Our next stop was the Spegazzini Glacier. This glacier is the tallest. Whereas Upsala had a gradual decline into the water, this glacier started from way up the mountain face and then had almost a roller coaster drop into the water. It also had a unique looking texture about it. Something kind of distinct that indicated it was definitely a glacier and not just snow. If you’ve ever done the experiment where you make Chrystal’s on string, imagine those chrystals a million times bigger and packed so tightly together that they give off the most incredible iridescent blue colour. The way these “Chrystal” shaped pieces interlock together then creates a massive separate but united creeping mass that at any moment can have a piece break off. So you’ve got the appearance of a glacier and to see them from a boat gives you perspective on just how massive these things are. Like the Northern Lights, the other incredible thing is that these things were here before us and will hopefully be here after us…we are just a small dot in their existence; this is nature at its absolute finest and therefore seeing them is very special.
The last glacier we visited today was the Perito Moreno (Perito meaning expert and moreno being the person who others considered the expert). We were on the northern face today and tomorrow when we hike on it, we will be on the southern face. This glacier is one of the most distinct symbols of Patagonia. Just the northern face alone is 2.5km long; a sheer frontage standing tall like a huge wall protecting the entire convergence where two mountains meet. It was truly an awesome sight and another one of those moments where you are not sure where to look as there is a sense of anticipation that at any moment a piece may break off and come crashing into the water.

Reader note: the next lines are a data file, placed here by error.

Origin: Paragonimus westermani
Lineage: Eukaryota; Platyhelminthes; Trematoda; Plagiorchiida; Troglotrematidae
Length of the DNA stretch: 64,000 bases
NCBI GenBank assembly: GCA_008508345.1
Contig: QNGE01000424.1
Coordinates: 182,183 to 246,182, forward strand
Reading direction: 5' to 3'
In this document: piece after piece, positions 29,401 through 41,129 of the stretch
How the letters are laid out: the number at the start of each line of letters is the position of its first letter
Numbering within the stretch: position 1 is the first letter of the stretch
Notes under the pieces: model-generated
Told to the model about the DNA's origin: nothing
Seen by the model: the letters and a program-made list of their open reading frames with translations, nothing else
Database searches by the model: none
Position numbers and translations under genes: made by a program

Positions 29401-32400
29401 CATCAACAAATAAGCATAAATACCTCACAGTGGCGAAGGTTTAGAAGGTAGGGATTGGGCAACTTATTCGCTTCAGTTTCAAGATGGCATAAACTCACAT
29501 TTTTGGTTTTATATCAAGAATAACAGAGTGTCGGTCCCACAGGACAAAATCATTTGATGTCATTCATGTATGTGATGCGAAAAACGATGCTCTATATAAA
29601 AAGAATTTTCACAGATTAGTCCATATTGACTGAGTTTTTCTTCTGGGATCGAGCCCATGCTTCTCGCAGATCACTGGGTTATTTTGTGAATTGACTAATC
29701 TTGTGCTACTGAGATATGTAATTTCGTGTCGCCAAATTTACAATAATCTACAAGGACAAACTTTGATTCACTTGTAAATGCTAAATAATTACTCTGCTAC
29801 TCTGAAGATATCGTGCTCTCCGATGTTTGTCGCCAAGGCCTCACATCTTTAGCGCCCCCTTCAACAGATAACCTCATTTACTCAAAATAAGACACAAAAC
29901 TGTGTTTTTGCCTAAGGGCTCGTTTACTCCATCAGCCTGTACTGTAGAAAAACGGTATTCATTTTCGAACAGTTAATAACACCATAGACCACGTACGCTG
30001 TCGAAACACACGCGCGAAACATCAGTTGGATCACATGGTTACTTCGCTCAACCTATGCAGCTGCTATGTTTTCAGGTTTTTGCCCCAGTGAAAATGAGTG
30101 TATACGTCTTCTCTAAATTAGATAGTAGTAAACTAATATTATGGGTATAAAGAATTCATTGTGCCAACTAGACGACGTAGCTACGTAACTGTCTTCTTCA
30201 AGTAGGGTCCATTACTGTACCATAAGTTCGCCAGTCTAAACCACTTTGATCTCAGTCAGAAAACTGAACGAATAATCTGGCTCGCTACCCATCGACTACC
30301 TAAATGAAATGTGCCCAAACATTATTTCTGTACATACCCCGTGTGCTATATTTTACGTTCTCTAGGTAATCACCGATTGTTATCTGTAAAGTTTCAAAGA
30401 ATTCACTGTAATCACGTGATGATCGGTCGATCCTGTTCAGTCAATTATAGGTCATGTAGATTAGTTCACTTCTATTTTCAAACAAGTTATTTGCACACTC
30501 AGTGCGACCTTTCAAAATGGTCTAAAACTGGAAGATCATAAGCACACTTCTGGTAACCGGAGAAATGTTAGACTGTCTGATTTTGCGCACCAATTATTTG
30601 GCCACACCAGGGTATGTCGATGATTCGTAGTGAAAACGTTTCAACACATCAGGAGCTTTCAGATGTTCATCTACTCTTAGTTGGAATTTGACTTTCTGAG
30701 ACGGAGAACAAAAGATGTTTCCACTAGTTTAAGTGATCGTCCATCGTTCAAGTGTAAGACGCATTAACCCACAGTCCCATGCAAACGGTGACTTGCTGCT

We stood on the boat deck and watched it for quite some time, taking an inordinate amount of photos and trying to capture the size and grandeur of what we were seeing (unfortunately photos just can’t do it justice). Heading back the 45 minutes to port, we evaluated all we had seen and how memorable a day it had been, knowing that tomorrow would be a chance to see Perito Moreno from the southern side.
Tonight we ate at a place we tried to get into last night but there was a 90 minute wait. Today we went at Aussie dinner time and the place was almost empty. The appeal of this place is that it has a section where there is an open fire going and they cook lamb on it. You can order lamb or any other meat combinations and then the meat is served to you on its own little cooker, continuing to cook whilst you put each piece on your plate. We went the grilled lamb and a mountain of “sheep” appeared ready for us to devour. It was extremely tender and coupled with a salad was enjoyed by all (Philip didn’t partake of the salad). At around $75 for the three of us it was once again a reasonably priced meal with a lot of food.

Today had been a great chance to get an overview of the area. We love the town; small and compact. It has a really nice feel about it and some great shops and restaurants to explore. It’s hard to believe that beyond the vastness of the dry, arid landscape you have these incredible glaciers that leave you speechless. How special!

By |January 15th, 2014|Argentina, Our Trips, South America|